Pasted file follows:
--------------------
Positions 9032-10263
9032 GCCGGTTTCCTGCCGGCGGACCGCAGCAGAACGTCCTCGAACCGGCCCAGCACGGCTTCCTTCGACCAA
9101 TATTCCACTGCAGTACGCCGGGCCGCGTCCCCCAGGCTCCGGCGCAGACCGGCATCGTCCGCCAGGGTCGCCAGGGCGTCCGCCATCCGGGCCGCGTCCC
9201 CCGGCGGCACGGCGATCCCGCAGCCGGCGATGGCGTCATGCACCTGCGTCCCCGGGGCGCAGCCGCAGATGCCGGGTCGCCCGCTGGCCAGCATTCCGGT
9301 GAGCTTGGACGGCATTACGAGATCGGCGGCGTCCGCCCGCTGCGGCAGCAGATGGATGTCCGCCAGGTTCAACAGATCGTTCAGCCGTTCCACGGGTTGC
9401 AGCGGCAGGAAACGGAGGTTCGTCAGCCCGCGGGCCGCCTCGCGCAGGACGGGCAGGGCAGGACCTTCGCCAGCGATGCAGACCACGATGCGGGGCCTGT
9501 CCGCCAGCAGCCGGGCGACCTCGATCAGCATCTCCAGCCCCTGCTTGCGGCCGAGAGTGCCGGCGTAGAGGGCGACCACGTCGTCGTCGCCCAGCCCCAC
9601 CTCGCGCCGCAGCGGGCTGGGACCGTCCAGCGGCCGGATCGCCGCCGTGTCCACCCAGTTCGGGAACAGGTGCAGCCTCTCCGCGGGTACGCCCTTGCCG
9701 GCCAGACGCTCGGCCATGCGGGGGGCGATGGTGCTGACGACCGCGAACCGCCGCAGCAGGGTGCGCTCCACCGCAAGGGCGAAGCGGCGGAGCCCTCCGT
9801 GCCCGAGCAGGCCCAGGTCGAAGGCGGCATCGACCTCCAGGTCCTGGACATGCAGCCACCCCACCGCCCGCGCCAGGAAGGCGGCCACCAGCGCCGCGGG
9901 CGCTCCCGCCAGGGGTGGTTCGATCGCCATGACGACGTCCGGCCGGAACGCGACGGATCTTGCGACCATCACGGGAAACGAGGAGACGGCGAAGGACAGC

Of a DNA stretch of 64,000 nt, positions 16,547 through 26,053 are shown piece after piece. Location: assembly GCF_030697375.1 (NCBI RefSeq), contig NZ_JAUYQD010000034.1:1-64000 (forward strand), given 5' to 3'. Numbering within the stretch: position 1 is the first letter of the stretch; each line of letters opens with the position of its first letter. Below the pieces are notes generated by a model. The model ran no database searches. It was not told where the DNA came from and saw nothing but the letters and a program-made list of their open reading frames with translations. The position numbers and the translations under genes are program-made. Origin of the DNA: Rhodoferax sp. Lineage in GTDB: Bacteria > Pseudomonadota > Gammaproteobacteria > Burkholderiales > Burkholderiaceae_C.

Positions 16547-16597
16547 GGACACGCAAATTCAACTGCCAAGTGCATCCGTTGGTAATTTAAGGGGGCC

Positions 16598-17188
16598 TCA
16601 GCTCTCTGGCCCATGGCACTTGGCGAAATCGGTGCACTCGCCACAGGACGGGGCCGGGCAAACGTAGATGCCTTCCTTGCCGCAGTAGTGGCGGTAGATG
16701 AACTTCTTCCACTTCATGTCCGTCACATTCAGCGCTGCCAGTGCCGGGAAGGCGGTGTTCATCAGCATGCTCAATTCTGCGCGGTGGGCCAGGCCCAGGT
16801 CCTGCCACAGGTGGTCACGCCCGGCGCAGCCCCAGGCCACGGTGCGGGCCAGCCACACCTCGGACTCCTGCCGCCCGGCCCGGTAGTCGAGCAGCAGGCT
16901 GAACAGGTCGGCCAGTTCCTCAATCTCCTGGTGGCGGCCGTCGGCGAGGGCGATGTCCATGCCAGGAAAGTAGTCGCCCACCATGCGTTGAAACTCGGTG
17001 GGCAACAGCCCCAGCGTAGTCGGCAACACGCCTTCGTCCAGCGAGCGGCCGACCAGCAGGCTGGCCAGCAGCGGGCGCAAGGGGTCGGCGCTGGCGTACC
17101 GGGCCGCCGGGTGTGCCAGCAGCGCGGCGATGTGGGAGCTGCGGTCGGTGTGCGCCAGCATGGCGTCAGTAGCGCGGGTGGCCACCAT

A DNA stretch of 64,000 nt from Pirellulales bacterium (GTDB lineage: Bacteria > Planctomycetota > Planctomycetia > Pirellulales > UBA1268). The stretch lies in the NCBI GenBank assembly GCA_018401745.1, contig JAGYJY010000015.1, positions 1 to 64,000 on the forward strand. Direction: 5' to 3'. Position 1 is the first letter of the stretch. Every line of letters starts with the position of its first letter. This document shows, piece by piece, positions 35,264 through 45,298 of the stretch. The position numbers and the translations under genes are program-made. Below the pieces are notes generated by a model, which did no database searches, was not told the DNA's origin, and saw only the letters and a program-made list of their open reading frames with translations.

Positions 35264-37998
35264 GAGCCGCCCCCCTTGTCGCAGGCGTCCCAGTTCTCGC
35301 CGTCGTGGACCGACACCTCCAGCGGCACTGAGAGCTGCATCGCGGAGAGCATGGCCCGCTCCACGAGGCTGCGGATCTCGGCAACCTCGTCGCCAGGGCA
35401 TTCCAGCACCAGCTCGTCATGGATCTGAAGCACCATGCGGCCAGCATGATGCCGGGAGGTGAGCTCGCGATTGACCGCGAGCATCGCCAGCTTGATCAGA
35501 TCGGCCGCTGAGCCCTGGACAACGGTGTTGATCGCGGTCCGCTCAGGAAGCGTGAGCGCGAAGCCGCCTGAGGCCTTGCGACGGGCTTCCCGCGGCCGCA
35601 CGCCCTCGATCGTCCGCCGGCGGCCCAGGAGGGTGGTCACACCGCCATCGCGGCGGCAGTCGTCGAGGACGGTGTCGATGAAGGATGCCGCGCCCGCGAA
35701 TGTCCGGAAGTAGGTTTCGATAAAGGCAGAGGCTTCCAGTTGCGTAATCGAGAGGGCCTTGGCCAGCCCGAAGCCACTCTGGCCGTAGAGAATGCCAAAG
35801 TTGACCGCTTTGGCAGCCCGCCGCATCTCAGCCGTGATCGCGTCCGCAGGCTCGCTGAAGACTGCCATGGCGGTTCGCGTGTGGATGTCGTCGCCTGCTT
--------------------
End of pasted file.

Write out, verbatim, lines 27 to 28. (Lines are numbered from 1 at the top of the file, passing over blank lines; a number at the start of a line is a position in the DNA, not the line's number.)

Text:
35401 TTCCAGCACCAGCTCGTCATGGATCTGAAGCACCATGCGGCCAGCATGATGCCGGGAGGTGAGCTCGCGATTGACCGCGAGCATCGCCAGCTTGATCAGA
35501 TCGGCCGCTGAGCCCTGGACAACGGTGTTGATCGCGGTCCGCTCAGGAAGCGTGAGCGCGAAGCCGCCTGAGGCCTTGCGACGGGCTTCCCGCGGCCGCA